Retrospective studies have shown a high association between child abuse and subsequent psychiatric morbidity. Prospective studies are rarer.
To examine, using a prospective record-linkage analysis, whether substantiated child maltreatment is associated with adverse psychological outcomes in early adulthood.
The participants were 3778 mother and child pairs enrolled in a population-based birth cohort study in Brisbane, Australia. Exposure to suspected child maltreatment was measured by linkage with state child protection agency data. The primary outcomes were the internalising and externalising scales of the Youth Self-Report and the Centre for Epidemiological Studies-Depression scales (CES-D) at approximately 21 years of age. A subset completed the Composite International Diagnostic Interview-Auto version (CIDI-Auto).
In total, 171 (4.5%) participants had a history of substantiated child maltreatment, most commonly emotional abuse (n = 91), followed by physical abuse (n = 78), neglect (n = 73) and sexual abuse (n = 54). After adjustment for potential confounders, depressive symptoms on the CES-D, as well as internalising and externalising behaviours were strongly associated with substantiated abuse in all forms, except sexual abuse. The results for the subset of the sample who completed the CIDI-Auto were less clear. Anxiety, especially post-traumatic stress disorder, showed the strongest association whereas the findings for depressive disorder were equivocal. However, across all diagnostic categories, emotional abuse and neglect, as well as multiple forms of abuse, showed a consistent association.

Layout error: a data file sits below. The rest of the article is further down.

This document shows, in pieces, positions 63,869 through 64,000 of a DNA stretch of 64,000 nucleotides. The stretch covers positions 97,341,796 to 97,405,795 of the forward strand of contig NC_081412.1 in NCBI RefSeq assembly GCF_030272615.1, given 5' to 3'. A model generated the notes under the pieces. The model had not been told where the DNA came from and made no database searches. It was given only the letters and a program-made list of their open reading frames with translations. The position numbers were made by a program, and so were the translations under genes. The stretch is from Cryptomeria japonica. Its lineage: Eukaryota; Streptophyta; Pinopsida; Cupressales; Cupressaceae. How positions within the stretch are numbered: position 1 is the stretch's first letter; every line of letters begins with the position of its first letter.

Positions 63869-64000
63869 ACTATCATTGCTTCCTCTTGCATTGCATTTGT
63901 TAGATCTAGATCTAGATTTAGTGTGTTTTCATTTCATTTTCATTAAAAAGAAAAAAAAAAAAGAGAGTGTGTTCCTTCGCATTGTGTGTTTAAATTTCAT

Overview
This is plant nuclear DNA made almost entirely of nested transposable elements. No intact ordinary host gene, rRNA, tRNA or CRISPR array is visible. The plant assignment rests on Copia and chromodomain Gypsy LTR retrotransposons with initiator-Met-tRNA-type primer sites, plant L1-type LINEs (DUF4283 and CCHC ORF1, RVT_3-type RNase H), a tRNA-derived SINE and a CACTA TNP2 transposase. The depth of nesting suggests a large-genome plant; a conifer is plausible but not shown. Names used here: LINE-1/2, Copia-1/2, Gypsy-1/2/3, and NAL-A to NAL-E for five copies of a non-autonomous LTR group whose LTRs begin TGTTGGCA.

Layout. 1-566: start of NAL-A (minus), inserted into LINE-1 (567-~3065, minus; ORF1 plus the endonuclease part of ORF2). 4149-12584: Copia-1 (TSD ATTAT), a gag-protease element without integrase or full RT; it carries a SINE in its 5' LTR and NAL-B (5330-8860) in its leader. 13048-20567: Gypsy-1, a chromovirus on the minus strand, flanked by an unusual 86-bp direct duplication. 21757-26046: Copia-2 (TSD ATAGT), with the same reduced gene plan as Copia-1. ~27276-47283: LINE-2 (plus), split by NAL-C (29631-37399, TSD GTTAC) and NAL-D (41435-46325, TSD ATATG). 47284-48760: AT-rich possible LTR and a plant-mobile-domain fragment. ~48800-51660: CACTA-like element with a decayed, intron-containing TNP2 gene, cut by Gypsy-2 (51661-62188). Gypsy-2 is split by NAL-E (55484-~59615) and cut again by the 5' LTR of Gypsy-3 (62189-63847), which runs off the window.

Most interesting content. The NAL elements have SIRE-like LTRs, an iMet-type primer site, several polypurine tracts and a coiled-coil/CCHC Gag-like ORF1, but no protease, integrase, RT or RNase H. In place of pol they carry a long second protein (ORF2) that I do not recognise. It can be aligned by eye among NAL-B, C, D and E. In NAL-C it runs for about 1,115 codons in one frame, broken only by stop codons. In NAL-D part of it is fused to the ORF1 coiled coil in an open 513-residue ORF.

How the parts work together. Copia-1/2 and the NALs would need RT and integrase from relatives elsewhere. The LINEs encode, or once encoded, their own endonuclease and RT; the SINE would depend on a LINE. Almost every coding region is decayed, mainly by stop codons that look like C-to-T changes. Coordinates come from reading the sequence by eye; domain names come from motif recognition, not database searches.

Child maltreatment, particularly neglect and emotional abuse, has serious adverse effects on early adult mental health. These two warrant the attention given to other forms of child maltreatment. Children experiencing more than one type of maltreatment are at particular risk.
Declaration of interest